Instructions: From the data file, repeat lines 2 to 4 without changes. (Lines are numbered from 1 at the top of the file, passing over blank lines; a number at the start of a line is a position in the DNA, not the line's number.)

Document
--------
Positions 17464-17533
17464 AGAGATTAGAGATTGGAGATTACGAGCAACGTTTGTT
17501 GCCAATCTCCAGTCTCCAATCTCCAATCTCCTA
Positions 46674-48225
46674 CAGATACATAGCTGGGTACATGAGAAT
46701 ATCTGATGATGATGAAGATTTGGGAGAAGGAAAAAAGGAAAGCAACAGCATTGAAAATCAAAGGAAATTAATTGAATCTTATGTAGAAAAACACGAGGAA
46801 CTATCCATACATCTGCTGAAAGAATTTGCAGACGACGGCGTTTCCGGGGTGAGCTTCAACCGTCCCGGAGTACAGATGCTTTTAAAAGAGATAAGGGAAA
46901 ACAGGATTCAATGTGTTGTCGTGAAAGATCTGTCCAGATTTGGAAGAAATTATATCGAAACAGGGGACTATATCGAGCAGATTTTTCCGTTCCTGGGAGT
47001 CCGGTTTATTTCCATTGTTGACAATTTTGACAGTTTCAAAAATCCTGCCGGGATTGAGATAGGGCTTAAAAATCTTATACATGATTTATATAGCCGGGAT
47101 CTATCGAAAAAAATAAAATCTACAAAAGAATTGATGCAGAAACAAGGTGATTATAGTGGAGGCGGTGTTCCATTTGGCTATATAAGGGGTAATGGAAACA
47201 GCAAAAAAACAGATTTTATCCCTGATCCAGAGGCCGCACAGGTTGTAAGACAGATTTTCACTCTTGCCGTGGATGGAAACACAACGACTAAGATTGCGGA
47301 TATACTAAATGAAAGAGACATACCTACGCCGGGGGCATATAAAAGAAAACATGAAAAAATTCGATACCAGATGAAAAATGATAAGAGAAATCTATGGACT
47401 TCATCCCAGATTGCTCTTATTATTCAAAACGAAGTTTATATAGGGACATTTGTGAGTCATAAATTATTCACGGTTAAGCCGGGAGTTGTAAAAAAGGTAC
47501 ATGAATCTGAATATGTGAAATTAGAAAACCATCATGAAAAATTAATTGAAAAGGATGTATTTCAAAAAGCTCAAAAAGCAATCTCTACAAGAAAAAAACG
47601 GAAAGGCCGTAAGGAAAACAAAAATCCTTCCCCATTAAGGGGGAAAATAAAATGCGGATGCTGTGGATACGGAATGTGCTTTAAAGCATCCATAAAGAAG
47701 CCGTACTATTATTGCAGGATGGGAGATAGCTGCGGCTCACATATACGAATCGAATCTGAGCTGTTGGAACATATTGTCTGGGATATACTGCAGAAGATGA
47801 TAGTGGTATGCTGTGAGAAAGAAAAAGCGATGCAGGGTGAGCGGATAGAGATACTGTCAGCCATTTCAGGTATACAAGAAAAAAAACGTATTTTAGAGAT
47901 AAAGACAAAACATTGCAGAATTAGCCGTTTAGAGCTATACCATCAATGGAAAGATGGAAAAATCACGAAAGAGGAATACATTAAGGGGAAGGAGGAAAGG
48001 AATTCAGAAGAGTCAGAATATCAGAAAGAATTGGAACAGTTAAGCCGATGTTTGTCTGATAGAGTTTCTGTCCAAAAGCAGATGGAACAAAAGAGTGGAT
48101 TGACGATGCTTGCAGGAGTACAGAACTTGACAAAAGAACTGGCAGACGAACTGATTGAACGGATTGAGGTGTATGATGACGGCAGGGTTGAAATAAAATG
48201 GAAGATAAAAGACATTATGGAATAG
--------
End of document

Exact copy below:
17464 AGAGATTAGAGATTGGAGATTACGAGCAACGTTTGTT
17501 GCCAATCTCCAGTCTCCAATCTCCAATCTCCTA
Positions 46674-48225